Work Header


Work Text:

Arthur doesn't find out that he lives a mere block away from destiny until his father, in a fit of pique, informs him that it's about time he starts paying his own way for a change and arranges for - that is to say, orders - him to take an internship with one of the local businesses. Arthur is nineteen, and it's his first job, which would be a little embarrassing except that he's never really needed one before, and anyway, he's 99% certain this latest responsibility kick is actually just Uther's way of spying on the competition. The worst thing about it, apart from the humiliation of having to get up at seven every morning on summer vacation, is that he has to catch the tube one station over from his usual stop if he wants to be on time; an inconvenience which quickly becomes the crowning indignity because - as he soon finds out - that particular neighbourhood happens to be the home turf of one very annoying old tramp called Merlin.

The fact that the man actually introduces himself as Merlin is Arthur's first clue that he is certifiably insane. The second clue comes when the surly git grabs Arthur's arm in the middle of the street immediately afterwards, staring into his face with what look to be tears in his eyes and pressing a carved dragon brooch into his palm, with a sound that Arthur deliberately doesn't think of as a sob.

"Arthur," he says, beaming brilliantly and gormlessly into Arthur's face. "You're back."

Arthur is not, and has never been what you might call a coward, but being accosted by an agitated stranger on his first day of work strikes him as one of those things that anyone would find deeply unsettling, even if said stranger hadn't inexplicably known his name. He tries to give the brooch back, but the old man actually cuffs the back of his head and growls at him, a few sharp words in a foreign language, all sibilants and gutturals, so Arthur says, "Er, thanks, I guess," in a bemused sort of way and puts it in his pocket, and prays he'll never see the old man again.

In this, however, he is doomed to disappointment. No matter what route he takes to work that summer, the old tramp is there, lurking in a recessed doorway or behind a rubbish bin, or - once - halfway up a lamp post, snarling at pigeons. Worse still, he seems to have taken it upon himself to harass Arthur every chance he gets, offering him a handful of uncooked rice and calling it a tasty snack, or shoving a crown made of empty toilet-rolls and dripping with rainbow-coloured glitter onto his head when he's running late, or - on one particularly memorable occasion - pinching Arthur's wallet and playing keep-away with it, hiding it up his sleeve and pulling it out from behind Arthur's ear until Arthur is hard-pressed to restrain himself from physically assaulting the man out of sheer irritation.

He's deceptively spry, for such an old man. His hair is white and he has a straggly sort of beard that always looks well-cared for in spite of the fact that he seems to be entirely homeless, but when he teases Arthur - and there can be no other word for what he's doing - it takes the younger man considerable effort just to keep up with him. And Arthur plays football, for goodness sake! It's not as if he's out of shape. Yet Merlin is still too quick for him, and something at the back of Arthur's mind tells him he ought to know why, except, of course, how can he? Merlin is probably some sort of jacked-up P junkie, that's all. That would explain everything.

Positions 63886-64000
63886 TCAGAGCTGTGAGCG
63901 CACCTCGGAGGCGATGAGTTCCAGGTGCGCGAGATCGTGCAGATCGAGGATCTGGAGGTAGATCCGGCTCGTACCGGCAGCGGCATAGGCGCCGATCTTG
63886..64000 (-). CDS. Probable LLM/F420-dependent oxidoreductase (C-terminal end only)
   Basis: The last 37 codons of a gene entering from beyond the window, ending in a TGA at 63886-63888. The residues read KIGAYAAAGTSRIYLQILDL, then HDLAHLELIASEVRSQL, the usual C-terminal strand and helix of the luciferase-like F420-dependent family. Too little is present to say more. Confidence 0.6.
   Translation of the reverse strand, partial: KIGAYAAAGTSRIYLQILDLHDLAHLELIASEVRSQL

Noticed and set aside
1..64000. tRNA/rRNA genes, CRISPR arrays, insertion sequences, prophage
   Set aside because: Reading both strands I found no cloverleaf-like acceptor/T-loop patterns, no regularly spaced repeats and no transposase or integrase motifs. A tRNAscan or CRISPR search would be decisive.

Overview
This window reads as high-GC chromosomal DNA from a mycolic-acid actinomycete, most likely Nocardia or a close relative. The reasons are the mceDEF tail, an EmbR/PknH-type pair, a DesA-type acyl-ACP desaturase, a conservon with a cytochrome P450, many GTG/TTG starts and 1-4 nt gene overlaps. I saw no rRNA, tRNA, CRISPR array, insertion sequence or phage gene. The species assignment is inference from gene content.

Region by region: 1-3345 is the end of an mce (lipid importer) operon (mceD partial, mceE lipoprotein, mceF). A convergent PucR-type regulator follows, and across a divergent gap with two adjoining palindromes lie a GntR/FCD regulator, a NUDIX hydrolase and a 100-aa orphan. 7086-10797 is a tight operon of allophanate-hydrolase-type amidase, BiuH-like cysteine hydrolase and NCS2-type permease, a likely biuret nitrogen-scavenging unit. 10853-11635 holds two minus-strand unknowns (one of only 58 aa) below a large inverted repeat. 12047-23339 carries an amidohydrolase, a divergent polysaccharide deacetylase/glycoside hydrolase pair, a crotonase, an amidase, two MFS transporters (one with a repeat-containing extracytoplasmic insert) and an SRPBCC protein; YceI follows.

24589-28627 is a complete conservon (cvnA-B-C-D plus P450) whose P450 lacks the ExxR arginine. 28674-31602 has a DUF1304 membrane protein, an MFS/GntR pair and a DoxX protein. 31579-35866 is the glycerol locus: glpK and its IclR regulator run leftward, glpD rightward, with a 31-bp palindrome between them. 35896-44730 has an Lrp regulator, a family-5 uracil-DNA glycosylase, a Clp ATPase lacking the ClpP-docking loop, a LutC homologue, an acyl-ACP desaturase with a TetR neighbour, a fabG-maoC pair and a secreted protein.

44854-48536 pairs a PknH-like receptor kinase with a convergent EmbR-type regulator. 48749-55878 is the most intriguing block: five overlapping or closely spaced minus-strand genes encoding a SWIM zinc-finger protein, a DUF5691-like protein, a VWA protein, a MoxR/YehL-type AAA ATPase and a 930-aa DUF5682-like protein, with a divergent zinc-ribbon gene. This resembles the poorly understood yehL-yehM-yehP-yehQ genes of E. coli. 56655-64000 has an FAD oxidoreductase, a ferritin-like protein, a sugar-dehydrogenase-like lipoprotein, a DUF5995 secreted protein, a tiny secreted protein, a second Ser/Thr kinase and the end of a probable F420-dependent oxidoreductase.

When Arthur's internship comes to an end, along with the summer holiday, he thinks for certain he's seen the last of the annoying old bastard, and refuses to admit that maybe he's a little bit sad to be going back to Oxford, lack of glittery headdresses and wallet-stealing shadows aside. He packs slowly, resisting the urge to walk down to Merlin’s station one last time, and says goodbye to his father with the kind of brittle politeness that has been the hallmark of their relationship since his mother died. He tells himself that’s the end of it, and he should be glad, only its not even half a week later before he's coming out of his dorm room and catching sight of a familiar figure darting out of view behind one of the collegiate buildings, and he realises with heart-pounding certainty that he hasn't seen the back of his elderly tormentor quite yet.

Merlin is everywhere. How he knows Arthur's timetable is beyond him, but as summer slips away into autumn and the Michaelmas term picks up steam, Merlin dogs his footsteps like a particularly impatient ghost, as if determined that Arthur will not escape him merely by virtue of attempting to get an education. It’s ridiculous, Arthur knows. He should call the police; should tell one of his father’s flunkies and have the old man arrested. He should definitely not encourage the attention, subtly, accidentally, by sometimes ordering two coffees instead of one or leaving his totally-not-bought-on-purpose extra sandwich on one of the park benches across the street, where he knows Merlin likes to lurk. And he absolutely positively shouldn’t start laughing the way he does when Merlin, apparently driven to further heights of insanity by Arthur’s record-breaking stint in the depths of the Bodelian, acquires a bunch of oranges from god knows where and begins juggling them to pass the time, sitting atop an old fire hydrant across the street from the library.